A session beer this is not. The first clue is the bomber, the second the brewer. If you also get past the radiating hops, imperial designation, and ABV/IBU attributes without realizing this, then you’re in for quite the surprise. We’re quite fond of Lickinghole Creek (LCCB) around here, but even then this elicited a “whoa…” at the dinner table. Much of what we love about these guys has to do with the immense amount of flavor they coax out of their lineup. That’s before getting into the flavor experimentation itself, which tends to be right out in front of the fashionable styles (such as certain spicy mango habañero or wet hopped offerings), or LCCB being one of VA’s early leaders in locally sourced, farm grown ingredients. With all that going for them, I was drawn to this beer by something else: the promise of my favorite kind of IPA.
Nuclear Nugget, Lickinghole Creek Craft Brewery (Goochland, VA) – @LCCB_FarmBrews
Imperial IPA, ABV 10.5%, IBU 105
Presentation: Bomber pour into snifter.
Taste: “Honey! It’s made from honey!” If you successfully identified that movie quote, you have my undying admiration and friendship. And for this beer, it’s oh so true, even if it’s not actually mead. The nose leads with a very ambitious blast of LCCB’s locally sourced honey. As you let this complex monster sit on your tongue (and I do suggest you try out both quick sips and longer pulls to see the difference), you should pick up a bevy of herbs such as some slightly spicy and earthy thyme in addition to a smooth caramel/malt backbone. Typically I’m sensitive to Centennial hops, and those certainly come through on the back of your tongue in the finish though in this case I didn’t find it quite as overpowering. The herbal notes come from the Nugget hops from which the beer derives its name, and as for the nuclear, well…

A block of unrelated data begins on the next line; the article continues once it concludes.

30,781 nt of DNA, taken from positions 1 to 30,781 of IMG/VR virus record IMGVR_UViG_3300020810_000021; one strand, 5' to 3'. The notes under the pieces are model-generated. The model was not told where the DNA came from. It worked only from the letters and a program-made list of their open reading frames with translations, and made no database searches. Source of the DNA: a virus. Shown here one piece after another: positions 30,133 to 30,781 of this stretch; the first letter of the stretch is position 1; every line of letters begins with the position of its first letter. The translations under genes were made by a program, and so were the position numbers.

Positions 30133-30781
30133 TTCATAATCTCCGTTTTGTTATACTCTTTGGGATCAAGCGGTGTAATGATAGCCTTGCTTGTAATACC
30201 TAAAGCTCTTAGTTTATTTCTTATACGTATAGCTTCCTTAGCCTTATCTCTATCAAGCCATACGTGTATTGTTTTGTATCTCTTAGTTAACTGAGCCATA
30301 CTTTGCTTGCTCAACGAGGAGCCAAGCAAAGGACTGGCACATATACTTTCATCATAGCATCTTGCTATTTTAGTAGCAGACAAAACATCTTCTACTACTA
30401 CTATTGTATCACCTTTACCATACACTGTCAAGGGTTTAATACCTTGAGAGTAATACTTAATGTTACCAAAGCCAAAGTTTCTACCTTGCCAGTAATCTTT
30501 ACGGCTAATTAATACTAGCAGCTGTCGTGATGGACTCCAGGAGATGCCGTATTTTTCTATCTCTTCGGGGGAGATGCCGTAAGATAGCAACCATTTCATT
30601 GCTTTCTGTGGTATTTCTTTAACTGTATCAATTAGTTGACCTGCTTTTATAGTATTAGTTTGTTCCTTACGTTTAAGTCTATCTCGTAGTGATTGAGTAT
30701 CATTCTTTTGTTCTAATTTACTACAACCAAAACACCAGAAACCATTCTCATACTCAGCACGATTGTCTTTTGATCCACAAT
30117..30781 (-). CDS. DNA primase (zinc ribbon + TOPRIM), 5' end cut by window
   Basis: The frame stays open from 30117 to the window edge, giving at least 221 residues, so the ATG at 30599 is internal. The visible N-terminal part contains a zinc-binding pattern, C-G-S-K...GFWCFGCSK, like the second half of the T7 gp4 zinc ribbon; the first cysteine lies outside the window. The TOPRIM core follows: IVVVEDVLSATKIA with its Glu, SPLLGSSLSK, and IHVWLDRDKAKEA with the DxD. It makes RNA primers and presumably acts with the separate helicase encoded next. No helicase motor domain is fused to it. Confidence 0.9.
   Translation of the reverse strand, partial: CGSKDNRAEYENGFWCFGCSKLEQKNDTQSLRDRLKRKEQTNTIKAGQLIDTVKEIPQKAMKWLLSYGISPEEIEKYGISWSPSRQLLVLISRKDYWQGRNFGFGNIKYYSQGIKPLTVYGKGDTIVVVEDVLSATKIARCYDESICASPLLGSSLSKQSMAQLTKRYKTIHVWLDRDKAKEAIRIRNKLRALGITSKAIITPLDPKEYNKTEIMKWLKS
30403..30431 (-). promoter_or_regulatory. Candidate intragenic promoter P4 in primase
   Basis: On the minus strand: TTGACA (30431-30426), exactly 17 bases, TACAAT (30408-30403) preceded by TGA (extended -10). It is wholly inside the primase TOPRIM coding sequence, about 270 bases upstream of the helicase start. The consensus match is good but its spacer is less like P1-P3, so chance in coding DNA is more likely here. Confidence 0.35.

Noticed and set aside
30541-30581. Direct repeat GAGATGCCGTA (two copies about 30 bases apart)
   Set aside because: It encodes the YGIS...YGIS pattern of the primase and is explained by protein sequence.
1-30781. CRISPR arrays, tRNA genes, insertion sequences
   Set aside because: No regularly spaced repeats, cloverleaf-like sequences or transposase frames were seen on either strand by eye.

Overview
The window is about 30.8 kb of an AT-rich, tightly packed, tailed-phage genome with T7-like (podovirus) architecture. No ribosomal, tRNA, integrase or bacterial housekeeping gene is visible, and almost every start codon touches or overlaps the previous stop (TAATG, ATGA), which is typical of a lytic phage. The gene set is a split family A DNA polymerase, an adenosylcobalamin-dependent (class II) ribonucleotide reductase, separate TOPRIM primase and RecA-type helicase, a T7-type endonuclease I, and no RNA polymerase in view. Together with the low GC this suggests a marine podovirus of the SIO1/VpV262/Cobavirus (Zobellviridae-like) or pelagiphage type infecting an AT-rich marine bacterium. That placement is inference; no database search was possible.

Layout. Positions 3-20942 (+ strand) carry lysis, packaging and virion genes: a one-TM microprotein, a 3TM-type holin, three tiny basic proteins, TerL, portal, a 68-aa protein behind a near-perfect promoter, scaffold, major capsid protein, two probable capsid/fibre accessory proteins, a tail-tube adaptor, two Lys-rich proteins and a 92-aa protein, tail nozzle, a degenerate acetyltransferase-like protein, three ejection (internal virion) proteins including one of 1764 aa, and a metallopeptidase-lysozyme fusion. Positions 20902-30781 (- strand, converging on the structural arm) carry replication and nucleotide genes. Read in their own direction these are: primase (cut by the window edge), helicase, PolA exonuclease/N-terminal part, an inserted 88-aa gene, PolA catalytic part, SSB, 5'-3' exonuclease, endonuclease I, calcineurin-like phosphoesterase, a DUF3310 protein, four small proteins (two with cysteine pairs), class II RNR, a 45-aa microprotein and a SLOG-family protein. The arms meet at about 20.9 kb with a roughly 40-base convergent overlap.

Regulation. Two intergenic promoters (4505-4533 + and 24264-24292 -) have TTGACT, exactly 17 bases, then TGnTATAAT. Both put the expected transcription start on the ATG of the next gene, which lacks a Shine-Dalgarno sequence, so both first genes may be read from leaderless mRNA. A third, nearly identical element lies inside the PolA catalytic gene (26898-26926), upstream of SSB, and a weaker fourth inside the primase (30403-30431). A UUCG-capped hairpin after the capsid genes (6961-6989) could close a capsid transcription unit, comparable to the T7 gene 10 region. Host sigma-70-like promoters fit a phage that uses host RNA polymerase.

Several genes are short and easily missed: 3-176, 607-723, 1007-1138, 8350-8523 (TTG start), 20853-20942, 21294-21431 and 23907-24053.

ABV/IBU: …You will feel every bit of those 105 IBUs by the time you’ve finished your second or third sip. More like 105 megatons of hops. The sweeter flavors do mellow out the alcohol, so be careful to keep this one in a smaller glass. It took me nearly four hours to make it through this bomber, and even that felt fast.
Overall: LCCB warns that this beer is neither delicate nor subtle. But as I hinted earlier, I really enjoy honey in my IPAs. It can make or break certain beers, elevating them from an exercise in hop tolerance to one of precision and balance between the sweet and bitter flavors. Keeping this beer unfiltered is also a good move, and your palate will thank you after that slow radiation burn that is the first minute or so. But holy schnikes does this Imperial call down some righteous hop thunder. The flavors are absolutely wonderful, though, and it’s that precision which keeps this beer balanced in the end. There’s a bit of something for everyone, from the sweet aroma and spicy flavor profile to the hop bitterness…so long as this isn’t your first experience with a palate wrecking beer.